Make sanitary pads affordable to all – INERELA+

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Sanitary Pads
Sanitary Pads

The International Network of Religious Leaders Living with or personally affected by HIV/AIDS (INERELA+ Ghana), a non-governmental organisation, has reiterated calls for government to remove all taxes placed on sanitary products to make it affordable.

The National Coordinator for INERELA+ Ghana, Mrs Mercy Acquah-Hayford who made the call, said this would enable women, especially young girls to have a dignified menstrual cycle in a hygienic way.

Currently, in Ghana, disposable sanitary pads attract an import tax of 20 per cent and a value-added tax of 12.5 per cent.

This is because, sanitary pads are categorised as luxury products per the Ghana Revenue Authority guidelines.

Speaking in an interview with the media on the sideline of a menstrual health awareness programme held for students of some selected schools in Accra, Mrs Acquah-Hayford bemoaned the continuous existence of the tax on pads.

She noted that many young girls were struggling to have a dignified menstrual life due to their inability to afford the sanitary products because they were expensive.

“I will say that the 20 per cent tax on sanitary products should be removed because there are certain things that should be taxed but not all, so, this one should not be taxed.

“Go into the communities and you will see that most people do not use these things, parents cannot afford. They can’t even afford meals for the children; how can they afford that one? So, that tax should be abolished so that people can afford it,” she emphasised.

The awareness programme, organised by INERELA+ Ghana, sought to educate and empower young girls on how to effectively manage their menstrual life in a more hygienic manner.

It was funded by the United Nations Women Trust Fund, and formed part of activities to commemorate this year’s Menstrual Hygiene Day.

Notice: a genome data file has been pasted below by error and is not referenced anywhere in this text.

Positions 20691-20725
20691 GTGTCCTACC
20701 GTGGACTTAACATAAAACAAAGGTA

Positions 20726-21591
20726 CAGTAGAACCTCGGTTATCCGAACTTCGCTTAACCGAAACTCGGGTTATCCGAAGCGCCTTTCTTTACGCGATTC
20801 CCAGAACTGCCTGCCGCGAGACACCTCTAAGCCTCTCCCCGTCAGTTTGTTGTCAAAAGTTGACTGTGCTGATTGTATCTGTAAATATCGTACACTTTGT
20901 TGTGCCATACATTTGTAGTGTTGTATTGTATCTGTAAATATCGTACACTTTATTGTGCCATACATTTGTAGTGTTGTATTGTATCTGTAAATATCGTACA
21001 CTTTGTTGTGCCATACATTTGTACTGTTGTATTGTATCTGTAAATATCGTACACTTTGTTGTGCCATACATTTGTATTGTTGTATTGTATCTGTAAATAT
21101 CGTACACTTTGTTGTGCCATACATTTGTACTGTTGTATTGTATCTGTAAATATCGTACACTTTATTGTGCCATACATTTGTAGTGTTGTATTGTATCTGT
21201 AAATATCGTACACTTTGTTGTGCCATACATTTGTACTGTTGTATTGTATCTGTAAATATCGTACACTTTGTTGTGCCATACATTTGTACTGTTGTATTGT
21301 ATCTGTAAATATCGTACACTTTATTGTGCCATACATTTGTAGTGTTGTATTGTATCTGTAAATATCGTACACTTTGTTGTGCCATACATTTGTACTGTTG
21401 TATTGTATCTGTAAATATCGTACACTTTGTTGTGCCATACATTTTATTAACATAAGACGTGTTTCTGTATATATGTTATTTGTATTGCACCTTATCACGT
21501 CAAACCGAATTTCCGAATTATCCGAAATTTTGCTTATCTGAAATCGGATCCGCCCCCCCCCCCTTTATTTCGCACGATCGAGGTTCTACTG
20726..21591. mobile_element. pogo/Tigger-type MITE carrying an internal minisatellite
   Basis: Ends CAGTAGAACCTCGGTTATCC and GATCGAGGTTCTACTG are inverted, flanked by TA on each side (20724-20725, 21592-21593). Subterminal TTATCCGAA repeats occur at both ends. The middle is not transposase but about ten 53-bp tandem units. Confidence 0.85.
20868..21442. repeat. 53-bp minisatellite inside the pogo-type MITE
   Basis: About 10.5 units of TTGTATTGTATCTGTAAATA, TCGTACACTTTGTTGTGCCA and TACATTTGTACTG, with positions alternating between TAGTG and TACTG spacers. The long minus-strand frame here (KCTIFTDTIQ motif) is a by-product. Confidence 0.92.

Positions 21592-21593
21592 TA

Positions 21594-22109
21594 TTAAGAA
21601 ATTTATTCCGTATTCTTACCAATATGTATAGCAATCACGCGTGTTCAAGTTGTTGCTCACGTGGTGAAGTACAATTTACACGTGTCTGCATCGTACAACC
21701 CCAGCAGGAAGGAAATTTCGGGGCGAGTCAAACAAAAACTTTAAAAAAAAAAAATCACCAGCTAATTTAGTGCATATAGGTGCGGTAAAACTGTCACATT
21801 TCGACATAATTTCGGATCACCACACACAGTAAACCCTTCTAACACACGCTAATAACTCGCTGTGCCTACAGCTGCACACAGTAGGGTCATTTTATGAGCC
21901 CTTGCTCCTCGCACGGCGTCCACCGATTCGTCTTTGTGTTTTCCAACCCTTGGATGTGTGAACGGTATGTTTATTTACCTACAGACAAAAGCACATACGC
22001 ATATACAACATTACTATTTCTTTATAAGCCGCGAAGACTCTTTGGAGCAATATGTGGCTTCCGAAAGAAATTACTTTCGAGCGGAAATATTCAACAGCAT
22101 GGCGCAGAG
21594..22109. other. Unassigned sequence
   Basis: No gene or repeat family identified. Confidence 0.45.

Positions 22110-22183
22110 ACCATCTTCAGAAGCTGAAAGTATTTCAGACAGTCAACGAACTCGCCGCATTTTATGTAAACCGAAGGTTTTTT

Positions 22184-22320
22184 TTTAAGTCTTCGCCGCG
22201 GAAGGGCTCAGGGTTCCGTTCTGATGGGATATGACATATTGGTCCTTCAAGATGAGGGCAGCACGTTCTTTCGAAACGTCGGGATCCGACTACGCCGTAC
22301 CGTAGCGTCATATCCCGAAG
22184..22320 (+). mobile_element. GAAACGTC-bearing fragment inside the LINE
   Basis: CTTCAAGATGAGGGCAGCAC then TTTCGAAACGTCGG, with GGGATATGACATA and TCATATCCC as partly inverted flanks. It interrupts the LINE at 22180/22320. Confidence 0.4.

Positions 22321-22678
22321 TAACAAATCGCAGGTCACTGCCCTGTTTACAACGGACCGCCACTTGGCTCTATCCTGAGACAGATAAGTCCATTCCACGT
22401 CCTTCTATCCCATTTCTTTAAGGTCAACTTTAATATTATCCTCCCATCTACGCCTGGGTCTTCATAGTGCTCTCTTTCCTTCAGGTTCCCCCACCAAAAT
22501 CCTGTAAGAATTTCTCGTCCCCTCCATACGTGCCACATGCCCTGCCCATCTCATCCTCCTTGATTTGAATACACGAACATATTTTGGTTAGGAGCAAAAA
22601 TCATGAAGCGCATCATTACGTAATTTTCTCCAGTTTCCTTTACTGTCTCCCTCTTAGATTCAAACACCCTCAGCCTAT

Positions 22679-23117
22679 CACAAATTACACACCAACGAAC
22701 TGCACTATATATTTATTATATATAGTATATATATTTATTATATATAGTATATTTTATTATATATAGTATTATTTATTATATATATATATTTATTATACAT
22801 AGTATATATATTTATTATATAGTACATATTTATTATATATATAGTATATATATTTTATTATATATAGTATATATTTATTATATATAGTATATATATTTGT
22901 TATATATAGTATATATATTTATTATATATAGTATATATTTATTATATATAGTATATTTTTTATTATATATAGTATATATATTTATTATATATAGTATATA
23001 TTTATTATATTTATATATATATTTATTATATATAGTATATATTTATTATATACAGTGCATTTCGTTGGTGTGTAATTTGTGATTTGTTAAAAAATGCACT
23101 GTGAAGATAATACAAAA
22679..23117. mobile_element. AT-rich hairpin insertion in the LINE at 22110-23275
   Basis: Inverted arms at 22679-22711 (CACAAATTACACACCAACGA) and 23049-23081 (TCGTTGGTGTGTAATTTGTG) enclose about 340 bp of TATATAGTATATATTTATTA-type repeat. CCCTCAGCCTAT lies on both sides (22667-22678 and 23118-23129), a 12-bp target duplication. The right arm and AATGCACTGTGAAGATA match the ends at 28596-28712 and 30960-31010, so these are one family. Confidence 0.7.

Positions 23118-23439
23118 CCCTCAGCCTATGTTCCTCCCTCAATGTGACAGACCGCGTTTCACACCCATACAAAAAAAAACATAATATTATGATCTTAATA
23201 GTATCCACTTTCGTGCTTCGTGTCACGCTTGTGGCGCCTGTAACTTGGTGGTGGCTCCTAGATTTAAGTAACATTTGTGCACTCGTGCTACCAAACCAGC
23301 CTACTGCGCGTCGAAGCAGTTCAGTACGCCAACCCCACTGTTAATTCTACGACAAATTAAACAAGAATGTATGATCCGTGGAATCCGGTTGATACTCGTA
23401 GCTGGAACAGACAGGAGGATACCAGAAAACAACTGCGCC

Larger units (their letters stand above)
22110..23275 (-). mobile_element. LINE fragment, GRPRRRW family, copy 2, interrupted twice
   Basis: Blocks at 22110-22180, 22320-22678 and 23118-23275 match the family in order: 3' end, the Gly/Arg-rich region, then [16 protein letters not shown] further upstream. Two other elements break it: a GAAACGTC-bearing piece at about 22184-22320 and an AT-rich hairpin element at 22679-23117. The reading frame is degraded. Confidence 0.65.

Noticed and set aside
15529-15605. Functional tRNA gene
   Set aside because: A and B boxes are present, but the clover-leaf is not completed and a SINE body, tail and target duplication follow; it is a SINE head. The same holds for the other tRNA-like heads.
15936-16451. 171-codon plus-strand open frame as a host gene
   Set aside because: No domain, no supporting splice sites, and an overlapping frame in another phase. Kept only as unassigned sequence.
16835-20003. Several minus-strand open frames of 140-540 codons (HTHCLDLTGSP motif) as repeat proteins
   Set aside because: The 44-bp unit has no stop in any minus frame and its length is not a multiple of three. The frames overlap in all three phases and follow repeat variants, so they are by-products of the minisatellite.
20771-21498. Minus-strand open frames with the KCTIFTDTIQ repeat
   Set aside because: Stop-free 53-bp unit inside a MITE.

Globally, 1.8 billion people menstruate every month, the United Nations International Children’s Emergency Fund (UNICEF) estimates.

Millions of girls, women, transgender men and women and non-binary persons are unable to manage their menstrual cycle in a dignified, health way, said UNICEF.

Mrs Acquah-Hayford appealed to Government to consider giving out the pads out for free, especially to young girls who were in schools to help them manage their menstrual cycle effectively.

“We have seen the impact of the free meals given to the children in schools, so, sanitary pads should be given to them for free and I think that will help them a lot,” she said.

She cautioned young girls against the use of reusable pads, noting that, this could breed infections.
Madam Paulina Essel, a Professional Counselor and the resource person, encouraged girls not to shy away from being women because of the stigma that was sometimes associated with menstruation.

She advised them to prioritise cleanliness, especially when they were having their menses to ensure a healthy life.
She also emphasised the need for them to ignore all outmoded taboos that sought to denigrate them as women.

The NGO also distributed sanitary pads to all female students to enable them to have menstrual life in a dignified manner.

The Menstrual Hygiene Day is marked annually on May 28, to raise awareness about the issues faced by those who do not have access to sanitary products.

This year’s celebration is marked under the theme: “Making Menstruation a normal Fact of Life by 2030,” which aims to contribute in achieving an overarching goal by building a world by 2030 where no one is held back because they menstruate

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